Bottoms Up

Beer and wine in the Bay Area and beyond

Company’s coming: What beer should you serve?

By William Brand
Sunday, October 26th, 2008 at 11:05 am in Uncategorized.

Question for a new week…This is part of an ongoing discussion about why does craft beer only account for about 4 percent of total beer sales in America,  make that about 7 percent, if you count sales of decent beer like Coors Blue Moon, Leinenkugel, etc.

Here’s the question: OK, you’ve got company coming over tonight. Mostly they’re not beer drinkers or they drink swill (fill in your own light lager brand here).  You want to introduce them to craft beer.  What should you serve?  A bridge beer, say a Sam Adams or some version of a brewpub golden?  Or should you burn all your bridges and bring out your best?

Opinions?  Comments?

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  • Angelo

    I work part time at a craft and import beer store in Washington and get this question often. Here’s what I would recommend:
    A) Expand your palate. Find any style of beer outside your comfort zone and unlearn your Bud habits. Or…
    B) Pick an adjunct-free offering with a light body. Examples I might recommend: Trumer Pils, Pilsner Urquell (in a can is even better) Lagunita Czech Pils, North Coast Scrimshaw, or perhaps the real Bud, Czechvar.

  • EastBayBeerGeek

    I say throw them right into it. I have recently introduced many of my close friends to beers they never even considered trying before. Family who only drank bud and coors now decide to pickup Stella, Kona Longboard and even Green Flash’s Hop Head Red when it is available on draft (Mission Pizza in Fremont). I just buy it and once they let down their guard when the crap they brought is gone, they expand their horizons to what is readily available.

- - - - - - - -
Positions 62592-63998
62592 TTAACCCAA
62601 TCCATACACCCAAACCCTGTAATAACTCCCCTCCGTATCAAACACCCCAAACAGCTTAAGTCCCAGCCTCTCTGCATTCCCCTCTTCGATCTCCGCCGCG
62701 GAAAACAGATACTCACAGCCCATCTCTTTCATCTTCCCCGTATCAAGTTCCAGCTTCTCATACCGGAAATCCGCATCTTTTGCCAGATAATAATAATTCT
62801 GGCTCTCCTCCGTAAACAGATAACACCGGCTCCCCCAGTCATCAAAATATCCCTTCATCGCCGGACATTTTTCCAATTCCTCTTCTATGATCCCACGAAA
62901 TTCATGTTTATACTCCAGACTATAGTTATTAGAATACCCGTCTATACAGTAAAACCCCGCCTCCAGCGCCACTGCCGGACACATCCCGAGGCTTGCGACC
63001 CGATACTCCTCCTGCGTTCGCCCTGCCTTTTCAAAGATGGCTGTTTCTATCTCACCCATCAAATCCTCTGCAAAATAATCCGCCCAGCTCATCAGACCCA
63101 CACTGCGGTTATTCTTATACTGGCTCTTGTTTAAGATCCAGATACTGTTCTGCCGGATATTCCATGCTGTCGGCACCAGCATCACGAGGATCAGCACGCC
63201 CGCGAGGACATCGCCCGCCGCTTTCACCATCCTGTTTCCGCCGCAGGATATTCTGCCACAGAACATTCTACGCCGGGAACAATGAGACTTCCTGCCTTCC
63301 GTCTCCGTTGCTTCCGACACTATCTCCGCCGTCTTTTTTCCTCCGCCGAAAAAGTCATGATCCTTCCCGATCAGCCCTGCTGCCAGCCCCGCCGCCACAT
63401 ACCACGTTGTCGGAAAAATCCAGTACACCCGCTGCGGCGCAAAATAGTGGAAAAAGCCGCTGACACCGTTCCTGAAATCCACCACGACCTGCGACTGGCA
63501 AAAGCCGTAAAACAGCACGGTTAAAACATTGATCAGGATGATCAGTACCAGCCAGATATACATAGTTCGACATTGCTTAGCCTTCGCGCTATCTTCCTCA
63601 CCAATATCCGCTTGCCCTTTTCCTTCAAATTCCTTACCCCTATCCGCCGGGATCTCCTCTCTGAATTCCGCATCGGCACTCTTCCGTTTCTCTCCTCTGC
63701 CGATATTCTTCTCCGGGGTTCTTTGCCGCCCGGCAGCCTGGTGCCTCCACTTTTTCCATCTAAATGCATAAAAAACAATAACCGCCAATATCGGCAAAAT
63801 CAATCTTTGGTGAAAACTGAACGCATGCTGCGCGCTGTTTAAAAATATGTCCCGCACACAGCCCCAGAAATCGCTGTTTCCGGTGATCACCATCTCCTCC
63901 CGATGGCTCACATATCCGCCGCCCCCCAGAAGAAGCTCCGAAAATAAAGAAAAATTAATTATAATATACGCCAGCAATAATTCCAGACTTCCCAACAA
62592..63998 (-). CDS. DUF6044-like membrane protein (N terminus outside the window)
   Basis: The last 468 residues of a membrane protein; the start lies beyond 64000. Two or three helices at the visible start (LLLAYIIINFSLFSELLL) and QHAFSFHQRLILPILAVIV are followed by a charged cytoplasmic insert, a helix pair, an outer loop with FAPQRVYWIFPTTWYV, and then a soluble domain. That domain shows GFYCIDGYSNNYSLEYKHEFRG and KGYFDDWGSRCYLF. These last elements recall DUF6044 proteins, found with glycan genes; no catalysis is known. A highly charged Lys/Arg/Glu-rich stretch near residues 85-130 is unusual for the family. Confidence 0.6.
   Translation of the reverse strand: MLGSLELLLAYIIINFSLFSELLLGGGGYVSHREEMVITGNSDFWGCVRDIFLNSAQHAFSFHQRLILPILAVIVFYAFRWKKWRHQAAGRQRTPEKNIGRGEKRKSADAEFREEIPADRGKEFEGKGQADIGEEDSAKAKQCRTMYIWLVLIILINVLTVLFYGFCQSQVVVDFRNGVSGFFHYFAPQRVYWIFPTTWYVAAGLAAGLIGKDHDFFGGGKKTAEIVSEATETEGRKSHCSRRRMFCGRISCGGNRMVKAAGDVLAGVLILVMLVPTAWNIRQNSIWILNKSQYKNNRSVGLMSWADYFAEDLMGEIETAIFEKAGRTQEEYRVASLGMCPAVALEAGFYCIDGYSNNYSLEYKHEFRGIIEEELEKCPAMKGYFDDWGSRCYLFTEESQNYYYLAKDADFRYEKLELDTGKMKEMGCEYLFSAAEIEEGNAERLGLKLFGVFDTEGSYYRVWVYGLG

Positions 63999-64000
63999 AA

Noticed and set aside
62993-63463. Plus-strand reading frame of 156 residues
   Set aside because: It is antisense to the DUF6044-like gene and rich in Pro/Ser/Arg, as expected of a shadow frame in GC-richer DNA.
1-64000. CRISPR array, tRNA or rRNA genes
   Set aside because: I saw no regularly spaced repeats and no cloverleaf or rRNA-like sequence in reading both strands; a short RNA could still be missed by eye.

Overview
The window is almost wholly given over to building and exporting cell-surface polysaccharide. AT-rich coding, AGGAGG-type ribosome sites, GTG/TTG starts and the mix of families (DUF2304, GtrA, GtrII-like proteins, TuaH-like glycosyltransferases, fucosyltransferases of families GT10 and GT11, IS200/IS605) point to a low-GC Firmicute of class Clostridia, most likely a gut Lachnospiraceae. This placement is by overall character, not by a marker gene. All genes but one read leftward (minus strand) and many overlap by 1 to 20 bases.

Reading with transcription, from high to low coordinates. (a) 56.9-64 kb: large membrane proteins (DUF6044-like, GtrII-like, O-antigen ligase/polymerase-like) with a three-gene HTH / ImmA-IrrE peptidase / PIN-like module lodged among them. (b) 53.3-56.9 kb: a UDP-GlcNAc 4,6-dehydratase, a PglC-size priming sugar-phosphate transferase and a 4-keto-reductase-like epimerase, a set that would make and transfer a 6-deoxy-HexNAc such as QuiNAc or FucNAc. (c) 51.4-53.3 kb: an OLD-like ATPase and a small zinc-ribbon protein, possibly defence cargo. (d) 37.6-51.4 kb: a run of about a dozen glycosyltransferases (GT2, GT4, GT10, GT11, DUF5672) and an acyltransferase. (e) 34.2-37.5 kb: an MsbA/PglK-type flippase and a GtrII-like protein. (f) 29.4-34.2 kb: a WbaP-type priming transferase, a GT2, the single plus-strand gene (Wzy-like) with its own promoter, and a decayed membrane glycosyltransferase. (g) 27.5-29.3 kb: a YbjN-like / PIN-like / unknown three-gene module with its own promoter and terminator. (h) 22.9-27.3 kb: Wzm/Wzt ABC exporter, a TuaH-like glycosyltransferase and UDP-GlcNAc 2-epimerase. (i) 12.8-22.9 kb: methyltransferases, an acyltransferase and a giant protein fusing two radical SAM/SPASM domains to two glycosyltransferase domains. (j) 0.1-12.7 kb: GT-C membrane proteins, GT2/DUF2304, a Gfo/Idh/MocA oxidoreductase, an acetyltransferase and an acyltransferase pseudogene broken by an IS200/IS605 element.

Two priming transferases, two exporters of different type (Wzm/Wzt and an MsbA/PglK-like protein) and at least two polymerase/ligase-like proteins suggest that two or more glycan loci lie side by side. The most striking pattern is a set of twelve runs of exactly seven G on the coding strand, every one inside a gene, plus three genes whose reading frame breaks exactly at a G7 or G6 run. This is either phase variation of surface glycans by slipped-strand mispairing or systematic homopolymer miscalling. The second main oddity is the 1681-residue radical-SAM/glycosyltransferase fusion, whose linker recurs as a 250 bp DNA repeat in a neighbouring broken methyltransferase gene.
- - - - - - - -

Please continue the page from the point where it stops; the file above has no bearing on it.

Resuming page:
I believe that every non-beer drinker has a gateway beer. For my Fiance, it was Kona. They just have to be in the right mind state and willing to try new things.

  • Arnas

    Imperial Stouts are the brownies of craft beer. I was turned on and have turned others on with the choco-coffee goodness of Stone’s RIS and North Coast’s Old Rasputin, respectively.

  • Derrick

    I’ll give the philosopher’s answer: It depends. It’s situational depending on the food served and the situation. Let me give you a couple personal examples.

    My girlfriend’s uncle drinks fizzy Bud Lites on a hot Texas summer day, and gave him a sample of Arrogant Bastard. Big mistake, he told me he didn’t like it, and didn’t even finish it. I wouldn’t drink Arrogant Bastard on a hot summer day, it’s just not that type of beer. (A good wit beer of Hefe is my call, here.)
    I was more successfull at that night’s family reunion with different Shiner Beer varities. Shiner (I know it’s Sproetzal (sp?) brewing) is far more appropriate for a Texas family reunion, than some aggressive West Coast beer anyway, and in a small way, made a little headway to get people to look outside their comfort zone.

    Back here in California, a lot of my friends are more foodies into wine, and so a good pairing of a craft brew with the food served, shows that there’s more to good eating than wine.

  • brewnot

    You can try a quality imported Pilsner or Lager. These are closest American light lagers. Many to choose from. Harp Lager is a good choice.

    One of my favorite beers is Mendocino Brewing’s Blue Heron Pale Ale. An excellent beer without being too much of a challenge to a BMC or lite beer drinker.

    Another choice could be Alaska Brewing’s Kolsh Ale.

    Let’s face it. Pay your money, buy a beer and hope for the best.

    But do not get your hopes up.


  • Chipper Dave

    I’ve run into this problem before and wasn’t sure what to serve. I can tell you that from experience you probably don’t want to throw an India Pale Ale or other real hoppy beer at them right away. I suggest a good amber, brown, porter or even a stout as a good intro to craft beer. If they are used to drinking swill then I’d suggest more of a session craft beer around 4.5 to 5% ABV. If you hit them up with a big flavorful imperial (of anything) then you risk having your friends get too buzzed too quickly. That may spoil your chances of offering them a mix of several craft beers. Start them off easy, perhaps with 4oz taster glasses of a few different styles and see which ones they seem to like best, then offer them a full glass of that.